A brush with death can do much to change how you approach your life. This horror was Jay Rock’s reality on the night of the 2016 Grammys when TDE’s longtime anchor suffered a serious motorcycle accident that left him with multiple broken bones. Fortunate enough to recover from his injuries, the Watts native got back to work on his craft, eventually distilling his outlook on life and his post-accident mentality into a commanding, convincing chant: “Win. Win, win, win, win!”
The thunderous declaration that arrives on “WIN” is a fitting exclamation point to close Jay Rock’s Redemption chapter, placing the stoic on a champion’s pedestal with his most technically sound album to date. His delivery and vocal performance are stellar throughout the project, making for a more engaging product that still retains his hard-edged persona. On “Rotation 112th” he slices back and forth over the eerie synths with the precision of a five-star chef, while elsewhere on “The Bloodiest” he settles into an exasperated cadence in the first verse before snapping into laser-sharp focus on the second.
Redemption shines brightest when the music itself matches Rock’s dynamic performance and infuses enough energy for him to seize the moment. “Wow Freestyle” is the album’s standout track for this reason, with blistering production courtesy of Hit-Boy supplementing relentless verbal attacks from Jay Rock and Kendrick Lamar. The golden child of TDE is sprinkled all over the album in the form of ad-libs and a lone chorus on a shortened version of “King’s Dead,” but his lone verse on Redemption is a doozy, reminding the rap world of the seamless chemistry he’s had with Rock since “when Top had the red charger.”
When Jay Rock steps out of this formula to vary the soundscape, some switch-ups work better than others. The J. Cole-assisted “OSOM” is one of those that succeed. Dreamville’s head honcho returns with another addiction-centered verse akin to his message on KOD, while Rock’s snarling second verse bookends the song on a high note.
He saves his most powerful reflection for the titular track “Redemption,” envisioning the scene at his own funeral in the wake of his near-fatal car accident. It’s not a perfect picture (“I see mo’ division / I see some of them showin’ up just to post a picture / Like they was my nigga, Instagram’s a dead man’s best friend,” he raps in the first verse), but it cuts to the heart of what made this project so essential to the rapper, while SZA’s majestic work on the chorus uplifts the song with added dimension.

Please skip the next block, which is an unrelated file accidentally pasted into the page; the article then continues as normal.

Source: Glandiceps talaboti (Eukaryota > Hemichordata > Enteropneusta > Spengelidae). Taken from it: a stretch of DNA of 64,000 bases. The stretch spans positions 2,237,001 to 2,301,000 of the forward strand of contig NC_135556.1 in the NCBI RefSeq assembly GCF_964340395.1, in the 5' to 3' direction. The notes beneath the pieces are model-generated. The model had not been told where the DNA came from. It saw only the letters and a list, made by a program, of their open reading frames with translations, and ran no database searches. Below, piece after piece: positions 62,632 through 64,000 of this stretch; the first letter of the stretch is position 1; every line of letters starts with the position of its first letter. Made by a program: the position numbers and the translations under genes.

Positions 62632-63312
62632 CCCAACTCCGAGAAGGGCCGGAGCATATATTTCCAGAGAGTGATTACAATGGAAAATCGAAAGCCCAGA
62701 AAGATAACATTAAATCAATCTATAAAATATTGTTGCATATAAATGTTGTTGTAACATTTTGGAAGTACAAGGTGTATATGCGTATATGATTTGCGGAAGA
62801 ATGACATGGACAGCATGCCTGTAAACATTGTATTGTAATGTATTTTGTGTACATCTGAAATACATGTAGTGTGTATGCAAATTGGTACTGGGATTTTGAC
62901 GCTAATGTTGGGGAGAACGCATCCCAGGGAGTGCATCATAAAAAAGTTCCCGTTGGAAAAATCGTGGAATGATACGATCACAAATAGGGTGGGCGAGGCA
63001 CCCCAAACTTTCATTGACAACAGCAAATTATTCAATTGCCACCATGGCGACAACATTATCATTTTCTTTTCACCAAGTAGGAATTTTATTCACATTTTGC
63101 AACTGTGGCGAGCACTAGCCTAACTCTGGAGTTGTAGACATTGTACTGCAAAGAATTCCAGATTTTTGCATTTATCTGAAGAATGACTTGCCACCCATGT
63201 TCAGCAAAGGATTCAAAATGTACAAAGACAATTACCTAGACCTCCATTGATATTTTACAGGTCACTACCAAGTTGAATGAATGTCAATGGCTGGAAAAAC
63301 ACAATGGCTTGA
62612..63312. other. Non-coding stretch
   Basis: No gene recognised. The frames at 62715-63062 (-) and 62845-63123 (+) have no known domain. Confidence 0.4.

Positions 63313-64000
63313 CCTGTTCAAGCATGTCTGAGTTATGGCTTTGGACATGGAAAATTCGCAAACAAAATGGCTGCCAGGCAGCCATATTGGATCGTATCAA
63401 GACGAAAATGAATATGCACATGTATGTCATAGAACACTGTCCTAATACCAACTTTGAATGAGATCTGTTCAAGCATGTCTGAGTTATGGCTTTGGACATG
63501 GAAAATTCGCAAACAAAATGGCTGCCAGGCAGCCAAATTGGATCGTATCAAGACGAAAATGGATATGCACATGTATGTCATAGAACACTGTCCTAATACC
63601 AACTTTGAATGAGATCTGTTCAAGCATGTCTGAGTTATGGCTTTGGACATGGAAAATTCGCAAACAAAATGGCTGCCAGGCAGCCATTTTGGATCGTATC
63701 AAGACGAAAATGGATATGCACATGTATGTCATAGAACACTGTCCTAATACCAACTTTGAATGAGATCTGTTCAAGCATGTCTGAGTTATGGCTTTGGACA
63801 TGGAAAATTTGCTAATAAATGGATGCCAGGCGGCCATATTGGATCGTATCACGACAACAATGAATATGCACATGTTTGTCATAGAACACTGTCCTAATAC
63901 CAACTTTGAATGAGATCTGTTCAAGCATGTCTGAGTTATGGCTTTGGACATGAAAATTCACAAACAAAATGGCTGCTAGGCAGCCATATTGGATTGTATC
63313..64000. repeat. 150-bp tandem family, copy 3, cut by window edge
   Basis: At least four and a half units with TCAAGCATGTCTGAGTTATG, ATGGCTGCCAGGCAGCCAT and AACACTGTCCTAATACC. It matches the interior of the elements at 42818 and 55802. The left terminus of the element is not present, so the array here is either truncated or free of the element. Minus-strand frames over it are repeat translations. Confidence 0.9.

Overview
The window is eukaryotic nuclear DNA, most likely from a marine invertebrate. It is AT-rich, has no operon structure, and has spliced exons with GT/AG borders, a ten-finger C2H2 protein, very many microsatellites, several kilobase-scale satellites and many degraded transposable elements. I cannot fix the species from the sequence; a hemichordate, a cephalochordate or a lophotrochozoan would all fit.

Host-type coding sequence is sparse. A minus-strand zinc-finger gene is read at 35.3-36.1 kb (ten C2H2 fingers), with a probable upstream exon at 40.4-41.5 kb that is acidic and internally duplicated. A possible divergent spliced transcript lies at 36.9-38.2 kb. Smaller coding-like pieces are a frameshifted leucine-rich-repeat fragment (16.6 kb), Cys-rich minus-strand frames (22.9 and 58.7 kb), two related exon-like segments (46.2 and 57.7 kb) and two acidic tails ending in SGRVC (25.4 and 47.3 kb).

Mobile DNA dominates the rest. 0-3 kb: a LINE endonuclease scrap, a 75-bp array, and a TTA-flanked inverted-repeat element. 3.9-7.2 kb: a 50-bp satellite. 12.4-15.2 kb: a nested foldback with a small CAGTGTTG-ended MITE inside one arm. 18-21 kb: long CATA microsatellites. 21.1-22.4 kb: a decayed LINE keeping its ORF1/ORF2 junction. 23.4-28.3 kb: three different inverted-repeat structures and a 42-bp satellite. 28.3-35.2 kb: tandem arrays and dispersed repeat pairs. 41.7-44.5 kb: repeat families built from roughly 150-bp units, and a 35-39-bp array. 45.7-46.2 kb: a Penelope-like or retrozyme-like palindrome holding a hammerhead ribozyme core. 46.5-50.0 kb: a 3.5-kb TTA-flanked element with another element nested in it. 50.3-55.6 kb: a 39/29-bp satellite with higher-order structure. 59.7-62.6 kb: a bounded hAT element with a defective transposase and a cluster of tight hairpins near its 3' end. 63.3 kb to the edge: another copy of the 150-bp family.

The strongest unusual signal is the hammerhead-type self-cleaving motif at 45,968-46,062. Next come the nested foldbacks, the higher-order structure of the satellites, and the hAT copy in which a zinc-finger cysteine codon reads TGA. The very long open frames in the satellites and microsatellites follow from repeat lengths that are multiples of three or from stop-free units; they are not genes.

That said, silver medal moments do litter Redemption, making for sparse profound introspection. The slow brooding “Broke +-” stumbles to the finish line due to its dreary production. While packed with metaphorically solid lyrics, the pensive thoughts about his trial-bulations deserve a beat that grips the listener to the speakers the same way his words do. The equally dull “For What It’s Worth” is equally underwhelming for a Sounwave contraption, lacking the ranging dynamics that give the album a sluggish kickstart.
Still, “Tap Out” serves as a solid change of pace midway through the tracklist, reminiscent of a mellowed-out version of SOB x RBE’s fiery Black Panther cut “Paramedic!” Jeremih glides over the chorus on an instant earworm, while Jay Rock’s effortless verses blend beautifully over the magnetizing 808s.
As a staff, record label and muthafuckin’ crew, TDE has become a standard for excellence in Hip Hop and Redemption certainly clears the bar when it’s all said and done. Sure there are missteps, but there’s also growth. It’s not like Jay Rock needed to do anything else to prove his place in Hip Hop but it’s always a treat to watch the established rappers give it their all in the studio.